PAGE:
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Oahu NAWQA home page. Oahu NAWQA home



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The Oahu National Water-Quality Assessment

Map of National NAWQA study areas.In 1991 the U.S. Geological Survey (USGS) initiated the National Water-Quality Assessment (NAWQA) Program to assess the status and trends in the quality of freshwater streams and aquifers, and to provide a sound understanding of the natural and human factors that affect the quality of these resources. As part of the program, investigations were conducted in 51 areas-- called "study units" -- throughout the Nation to provide a framework for national and regional water-quality assessment. Together, these areas account for 60 to 70 percent of the Nation's water use and population served by public water supplies, and cover about one-half of the land area of the Nation.

As part of the NAWQA Program, the USGS has been evaluating water-quality conditions on the island of Oahu, Hawaii. Water resources are of significant economic and ecological importance to the island. Groundwater provides essentially all municipal and domestic water for a large and expanding population, while streams provide important riparian and instream habitats for many threatened and endangered species. In addition, streams affect the physical, chemical, and aesthetic quality of receiving waters, such as estuaries, bays, and nearshore waters which are critical to the tourism-based economy of the island.

Ala Wai Canal estuary Honolulu, Oahu. Photo by Douglas Peebles.

Beginning in October 1998, and continuing for a period of 3 years, the NAWQA Program intensively investigated the quality of water resources on the island of Oahu, Hawaii. The largest and most important component of the intensive-study phase was an "Occurrence and Distribution Assessment". The goal of this assessment was to characterize, in a nationally consistent manner, the broad-scale geographic and seasonal variations of water quality related to major contaminant sources and background conditions.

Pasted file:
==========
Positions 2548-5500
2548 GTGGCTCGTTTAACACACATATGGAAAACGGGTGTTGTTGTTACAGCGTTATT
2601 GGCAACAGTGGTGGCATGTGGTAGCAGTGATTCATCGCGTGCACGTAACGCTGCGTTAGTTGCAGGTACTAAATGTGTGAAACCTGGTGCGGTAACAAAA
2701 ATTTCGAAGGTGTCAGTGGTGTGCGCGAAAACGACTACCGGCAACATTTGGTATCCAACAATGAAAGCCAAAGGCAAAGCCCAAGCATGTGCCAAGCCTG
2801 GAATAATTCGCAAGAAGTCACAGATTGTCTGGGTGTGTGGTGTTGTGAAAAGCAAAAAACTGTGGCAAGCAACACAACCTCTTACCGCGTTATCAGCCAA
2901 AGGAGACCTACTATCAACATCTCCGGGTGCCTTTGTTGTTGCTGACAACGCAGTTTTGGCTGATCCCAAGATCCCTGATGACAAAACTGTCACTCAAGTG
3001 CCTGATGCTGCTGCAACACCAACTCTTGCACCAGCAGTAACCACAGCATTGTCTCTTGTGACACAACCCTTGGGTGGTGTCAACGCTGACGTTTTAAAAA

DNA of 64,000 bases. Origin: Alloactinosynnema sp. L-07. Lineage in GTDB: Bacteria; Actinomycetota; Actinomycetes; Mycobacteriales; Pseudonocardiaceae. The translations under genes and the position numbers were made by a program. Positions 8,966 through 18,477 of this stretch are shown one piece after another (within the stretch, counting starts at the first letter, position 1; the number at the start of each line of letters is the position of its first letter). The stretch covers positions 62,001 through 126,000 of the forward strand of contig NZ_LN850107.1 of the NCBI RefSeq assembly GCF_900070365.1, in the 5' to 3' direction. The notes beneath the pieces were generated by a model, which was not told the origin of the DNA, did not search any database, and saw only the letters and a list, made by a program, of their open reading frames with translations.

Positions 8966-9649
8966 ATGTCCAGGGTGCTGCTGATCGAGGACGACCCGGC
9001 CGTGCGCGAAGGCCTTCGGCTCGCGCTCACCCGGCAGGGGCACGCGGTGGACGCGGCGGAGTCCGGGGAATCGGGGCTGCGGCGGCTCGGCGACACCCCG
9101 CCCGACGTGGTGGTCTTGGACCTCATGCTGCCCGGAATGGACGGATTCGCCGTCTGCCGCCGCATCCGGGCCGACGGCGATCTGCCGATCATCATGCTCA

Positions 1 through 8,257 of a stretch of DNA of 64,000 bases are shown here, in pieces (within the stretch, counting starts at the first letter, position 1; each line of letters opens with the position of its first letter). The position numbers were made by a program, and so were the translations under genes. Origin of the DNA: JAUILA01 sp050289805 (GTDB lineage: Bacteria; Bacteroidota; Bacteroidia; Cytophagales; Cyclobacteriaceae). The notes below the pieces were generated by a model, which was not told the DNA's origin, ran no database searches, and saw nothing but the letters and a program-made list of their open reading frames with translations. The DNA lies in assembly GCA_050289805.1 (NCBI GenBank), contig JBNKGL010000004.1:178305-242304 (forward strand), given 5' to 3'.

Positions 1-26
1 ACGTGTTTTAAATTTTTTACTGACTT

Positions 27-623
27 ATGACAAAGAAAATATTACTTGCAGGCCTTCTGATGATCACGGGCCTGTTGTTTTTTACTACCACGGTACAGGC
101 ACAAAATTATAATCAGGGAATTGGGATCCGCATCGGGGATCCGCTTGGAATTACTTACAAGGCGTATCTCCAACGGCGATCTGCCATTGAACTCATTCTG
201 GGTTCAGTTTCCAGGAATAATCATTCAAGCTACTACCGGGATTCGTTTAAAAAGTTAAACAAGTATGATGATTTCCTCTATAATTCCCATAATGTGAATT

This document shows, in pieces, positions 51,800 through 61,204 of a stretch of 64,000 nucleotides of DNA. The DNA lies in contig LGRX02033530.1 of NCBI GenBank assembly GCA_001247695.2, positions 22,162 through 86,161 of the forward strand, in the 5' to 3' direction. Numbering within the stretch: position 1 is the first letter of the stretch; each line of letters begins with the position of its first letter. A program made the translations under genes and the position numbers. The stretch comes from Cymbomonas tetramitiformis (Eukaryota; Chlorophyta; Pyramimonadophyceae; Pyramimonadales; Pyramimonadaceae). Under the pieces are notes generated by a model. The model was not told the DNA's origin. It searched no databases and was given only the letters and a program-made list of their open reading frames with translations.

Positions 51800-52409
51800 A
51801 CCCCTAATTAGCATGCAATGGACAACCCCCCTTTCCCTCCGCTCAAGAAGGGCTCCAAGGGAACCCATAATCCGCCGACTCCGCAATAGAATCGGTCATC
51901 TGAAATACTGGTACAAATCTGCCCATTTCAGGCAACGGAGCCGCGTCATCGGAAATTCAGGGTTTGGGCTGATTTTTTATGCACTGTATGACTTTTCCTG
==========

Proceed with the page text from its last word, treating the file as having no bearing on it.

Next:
This pictures shows Honolulu—an urban area where runoff affects high-visibility receiving waters that include several streams, the Ala Wai Canal estuary, and nearshore waters of the major tourism center, Waikiki (photo by Douglas Peebles).

What is NAWQA?

During the past 30 years, our Nation has sought to improve its water quality; however, many water-quality issues remain unresolved. To address the need for consistent and scientifically sound information for managing the Nation's water resources, the U.S. Geological Survey began a full-scale National Water-Quality Assessment (NAWQA) Program in 1991. This program is unique compared to other national water-quality assessment studies in that it integrates the monitoring of the quality of surface and groundwaters with the study of aquatic ecosystems.

The goals of the NAWQA Program are to:

  1. describe current water-quality conditions for a large part of the Nation’s freshwater streams and aquifers,
  2. describe how water quality is changing over time, and
  3. improve our understanding of the primary natural and human factors affecting water quality.

Assessing the quality of water in every location of the Nation would not be practical; therefore, NAWQA studies are conducted within areas called study units. These study units represent the diverse geography, water resources, and land and water uses of the Nation. The island of Oahu, Hawaii, is one such study unit designed to supplement water-quality information collected in other study units across the Nation while addressing issues relevant to the island of Oahu.

From 1991-2001, the NAWQA program completed interdisciplinary assessments in 51 of the Nation's major river basins and aquifer systems. Baseline conditions were established for comparison to future assessments, and long-term monitoring was initiated in many of the basins. During the next decade, 42 of the 51 Study Units will be reassessed so that 10 years of comparable monitoring data will be available to determine trends at many of the Nation's streams and aquifers. The Oahu study was one of several NAWQA studies that began in 1997 and was discontinued in 2003 owing to budget constraints.

For More Information

If you have questions and comments related to the Oahu NAWQA study, contact:

Stephen Anthony (santhony@usgs.gov)
or write:
Stephen Anthony
Oahu NAWQA Project Chief
U.S. Geological Survey
677 Ala Moana Blvd., Suite 415
Honolulu, HI 96813

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Page Last Modified: Tuesday, 15-Jan-2013 19:08:12 EST